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prized to discover either one or the other where they were not expected to be found : nor is it other than our every day's experience, and conformable to the testimony of all history, that rather than render to a people any right, or perform towards them any justice, which can be either wilh-held or denied, the ordinary resort of the usurper, the ambitious demagogue, or the corrupt politician, is War. And in this christian and polished age, we have too our sober, moral, apologizing writers, who gravely maintain that war is not in itself an evil, but the contrary ; not a disease, but a cure or preventive of diseases; not a bloody issue requiring the physician to heal it, but a salutary evacuation without which the body politic must die of plethora; and we have reviewers to praise, and statesmen to reward such writers. War in prospect, and war in retrospect, are to be sure two different things. Whatever be the real motives of its real authors, a war in prospect is invariably held forth is necessary, and therefore just; and the advantages to be gained, and the glory to be acquired, are described in glowing colours. Such were the pretences and the pictures held up to us by Mr. Pitt at the commencement of the present war; nay, the more easily to gull the nation, it was proposed as an experiment worth trying, which if not successful, might at pleasure be abandoned; and with such abundant means in the hands of a minister of this country, for deceiving the people as to facts as well as principles, and for deluding them into a war, as already instanced in the case of that with America, nothing so easy, in a country circumstanced as this is, as to bring on a war. The glittering prospects presented by our talking, tricking minister, have proved mere air bubbles for trying the infantine credulity of the nation, while he was carrying on a system of fraud and tyranny.
But now the time is come for viewing twelve years of this war, (including a short truce) in retrospect; and now we behold in all their magnitude its numerous evils; now we see arising around us, the bloody visions of our countrymen and relatives whom it has slaughtered, and we feel the grievous burthens it has laid upon us ; now we discern its effect in changing France from a feeble suppliant of England fioc^protcetion, to a terror of
Europe, "perplexing monarchs with fear of change;" now we are brought in suffering and sorrow to contemplate the vices it has engendered, the miseries it has produced, and the mischiefs it has sown in our system of government ; and now at length it is, that its powerful authors, and their hireling host of abettors, being sick with disappointment, and silent through shame, honest men are able to make known to (heir country, the true character of its origin. Having had enough of the experiment, we now find to our cost, that the rash and wicked authors of the calamity are utterly incapable either of conducting the contest with success, or of bringing it to a termination: at their hands we can neither have a war of energy, nor a peace of repose.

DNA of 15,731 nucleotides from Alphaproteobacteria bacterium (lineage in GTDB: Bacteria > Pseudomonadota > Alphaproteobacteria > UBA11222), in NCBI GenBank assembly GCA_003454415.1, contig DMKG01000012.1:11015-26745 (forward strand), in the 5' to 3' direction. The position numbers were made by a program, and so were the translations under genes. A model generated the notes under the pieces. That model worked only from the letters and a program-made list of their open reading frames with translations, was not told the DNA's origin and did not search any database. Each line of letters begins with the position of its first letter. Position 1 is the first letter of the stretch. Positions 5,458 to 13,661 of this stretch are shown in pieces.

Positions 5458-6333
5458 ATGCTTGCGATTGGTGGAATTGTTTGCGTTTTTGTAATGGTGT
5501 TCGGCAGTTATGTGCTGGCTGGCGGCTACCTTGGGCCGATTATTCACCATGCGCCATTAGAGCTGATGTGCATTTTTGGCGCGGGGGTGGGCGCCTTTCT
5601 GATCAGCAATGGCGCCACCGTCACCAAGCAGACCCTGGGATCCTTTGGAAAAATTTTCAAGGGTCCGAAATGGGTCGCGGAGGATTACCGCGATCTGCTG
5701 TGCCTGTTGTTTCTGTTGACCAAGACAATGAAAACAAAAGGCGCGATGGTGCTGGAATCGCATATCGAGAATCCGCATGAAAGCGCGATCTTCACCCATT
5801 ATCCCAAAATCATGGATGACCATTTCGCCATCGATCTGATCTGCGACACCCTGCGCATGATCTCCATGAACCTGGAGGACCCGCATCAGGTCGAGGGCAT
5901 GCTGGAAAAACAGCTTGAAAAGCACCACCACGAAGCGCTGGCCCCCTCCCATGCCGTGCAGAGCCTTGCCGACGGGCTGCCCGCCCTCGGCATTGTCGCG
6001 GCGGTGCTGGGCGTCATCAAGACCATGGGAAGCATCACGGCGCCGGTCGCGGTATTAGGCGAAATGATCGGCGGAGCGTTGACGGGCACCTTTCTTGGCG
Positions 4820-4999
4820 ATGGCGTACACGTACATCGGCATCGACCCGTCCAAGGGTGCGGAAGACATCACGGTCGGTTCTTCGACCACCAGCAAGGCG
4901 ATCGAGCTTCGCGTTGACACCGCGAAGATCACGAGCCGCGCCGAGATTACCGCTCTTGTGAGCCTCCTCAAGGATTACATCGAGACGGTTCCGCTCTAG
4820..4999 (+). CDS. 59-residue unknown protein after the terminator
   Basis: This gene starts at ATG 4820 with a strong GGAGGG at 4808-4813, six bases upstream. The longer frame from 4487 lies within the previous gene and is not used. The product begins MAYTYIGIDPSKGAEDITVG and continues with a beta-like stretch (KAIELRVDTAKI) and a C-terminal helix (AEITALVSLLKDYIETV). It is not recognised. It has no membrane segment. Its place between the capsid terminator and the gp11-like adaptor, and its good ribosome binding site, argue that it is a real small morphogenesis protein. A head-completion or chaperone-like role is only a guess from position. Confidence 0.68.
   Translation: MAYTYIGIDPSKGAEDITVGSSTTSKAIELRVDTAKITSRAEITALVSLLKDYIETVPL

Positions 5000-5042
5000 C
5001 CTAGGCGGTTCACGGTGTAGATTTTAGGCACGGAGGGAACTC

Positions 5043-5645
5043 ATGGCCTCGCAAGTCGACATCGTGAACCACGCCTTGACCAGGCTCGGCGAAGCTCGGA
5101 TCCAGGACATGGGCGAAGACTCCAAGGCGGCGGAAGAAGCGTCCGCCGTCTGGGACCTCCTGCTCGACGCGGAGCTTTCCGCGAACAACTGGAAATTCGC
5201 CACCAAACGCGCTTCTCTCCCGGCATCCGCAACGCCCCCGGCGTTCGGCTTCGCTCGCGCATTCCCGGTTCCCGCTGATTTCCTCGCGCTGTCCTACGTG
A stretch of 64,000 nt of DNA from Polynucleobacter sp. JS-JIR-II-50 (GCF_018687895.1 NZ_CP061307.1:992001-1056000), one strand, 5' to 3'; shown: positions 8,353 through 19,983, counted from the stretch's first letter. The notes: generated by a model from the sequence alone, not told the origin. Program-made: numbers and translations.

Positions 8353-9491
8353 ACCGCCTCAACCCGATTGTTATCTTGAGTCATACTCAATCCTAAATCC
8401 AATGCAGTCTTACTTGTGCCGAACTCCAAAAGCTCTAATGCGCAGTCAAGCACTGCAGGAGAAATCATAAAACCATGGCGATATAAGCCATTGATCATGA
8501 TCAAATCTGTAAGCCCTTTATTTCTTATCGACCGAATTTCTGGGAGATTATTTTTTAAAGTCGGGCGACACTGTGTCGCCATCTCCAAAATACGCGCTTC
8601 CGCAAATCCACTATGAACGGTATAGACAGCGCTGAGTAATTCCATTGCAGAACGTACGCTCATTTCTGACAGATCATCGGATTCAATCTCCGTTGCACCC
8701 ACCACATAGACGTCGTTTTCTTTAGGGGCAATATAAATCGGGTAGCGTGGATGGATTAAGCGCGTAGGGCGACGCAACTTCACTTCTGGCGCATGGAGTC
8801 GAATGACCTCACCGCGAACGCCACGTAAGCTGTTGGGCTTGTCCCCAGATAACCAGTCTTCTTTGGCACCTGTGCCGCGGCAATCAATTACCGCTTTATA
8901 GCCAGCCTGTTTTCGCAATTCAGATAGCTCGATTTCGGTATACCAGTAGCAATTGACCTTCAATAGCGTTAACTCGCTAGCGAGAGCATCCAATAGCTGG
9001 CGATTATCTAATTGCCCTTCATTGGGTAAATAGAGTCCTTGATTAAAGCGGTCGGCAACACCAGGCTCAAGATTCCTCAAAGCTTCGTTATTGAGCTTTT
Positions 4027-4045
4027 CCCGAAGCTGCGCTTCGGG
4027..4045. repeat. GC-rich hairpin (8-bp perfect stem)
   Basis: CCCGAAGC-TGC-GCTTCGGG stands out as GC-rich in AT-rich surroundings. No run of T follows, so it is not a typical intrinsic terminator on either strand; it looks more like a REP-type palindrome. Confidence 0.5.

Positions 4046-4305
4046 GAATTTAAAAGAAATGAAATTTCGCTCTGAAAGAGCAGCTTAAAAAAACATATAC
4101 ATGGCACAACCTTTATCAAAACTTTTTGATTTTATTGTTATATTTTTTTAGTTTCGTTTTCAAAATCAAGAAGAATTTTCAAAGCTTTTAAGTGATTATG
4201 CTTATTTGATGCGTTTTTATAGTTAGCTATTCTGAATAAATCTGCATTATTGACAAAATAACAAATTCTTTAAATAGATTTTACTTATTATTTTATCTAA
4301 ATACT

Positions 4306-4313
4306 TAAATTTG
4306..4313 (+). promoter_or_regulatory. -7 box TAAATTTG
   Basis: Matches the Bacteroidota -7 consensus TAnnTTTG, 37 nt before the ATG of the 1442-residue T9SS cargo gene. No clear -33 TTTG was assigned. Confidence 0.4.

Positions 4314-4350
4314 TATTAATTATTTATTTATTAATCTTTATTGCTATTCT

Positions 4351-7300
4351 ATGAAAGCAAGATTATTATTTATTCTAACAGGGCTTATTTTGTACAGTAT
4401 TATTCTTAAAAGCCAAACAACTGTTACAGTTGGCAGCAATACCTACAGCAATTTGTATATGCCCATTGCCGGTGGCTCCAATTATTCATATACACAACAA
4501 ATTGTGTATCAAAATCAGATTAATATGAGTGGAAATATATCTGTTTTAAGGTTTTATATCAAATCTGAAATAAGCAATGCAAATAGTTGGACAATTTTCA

In considering the present war—that is, taking it to have commenced in 1793, and to have been divided into a first and a second part, separated by a truce; we may discuss what belongs to it under three heads, namely, the circumstances which led to it; those attending its commencement; and those which followed; as all of them materially belong to our consideration of the state of the nation. First,then,l must ever hold it to have been in reality a war waged by the court and borough factions in alliance, foraverting from them that parliamentary reformation which promised to rescue our country from their usurpations and pillage, and if possible for establishing for ever in themselves and families their detested power; and it was because the revival of liberty in France, had occasioned the revival of the spirit of reformation in England, that to crush that new liberty in its infancy, became so ardently their desire, as to blind them to the infamy of the thing itself, and the aggravated infamy of leaguing for so shnmeful a purpose with every despotism in Europe; as well as to render them utterly regardless of every national consideration which would have forbidden wise statesmen or honest men from involving their 1 country in such a contest. And thus only is it possible to explain the bitter and rancorous spirit they manifested against human liberty and human rights, and against all who had the courage to assert or maintain them by deed, word, or writing.
We must recollect, that so long as things went well, towards a restoration of their long lost liberties to the people of France, a general joy gladdened the hearts of the people of England, but the court and borough factions, and their minister, Mr. Pitt, REJOICED XOT. Their sympathy was not with the rising freedom, but wilh the falling despotism; and consequently, that which gave them most pain and alarm, was the revival at home of the spirit of parliamentary reformation; and the consequent danger to their oligarchical power. Fearful only of this reforming spirit, secret service money found its way into every popular society, secretaries and other corrupt members were taken into pay, well instructed spies were introduced, and all the movements of the societies were duly reported, and constantly watched with a jealous eye; while numerous writers under ministerial patronage, were regularly employed in disseminating sentiments adverse to all freedom in all countries; and otheis who had written under the influence of contrary sentiments, and had warmly sympathized in French patriotism, were corrupted and gaiued over, and thus made bitter enemies of that liberty, in whose service they had formerly exercised their pens, and raised themselves to public notice.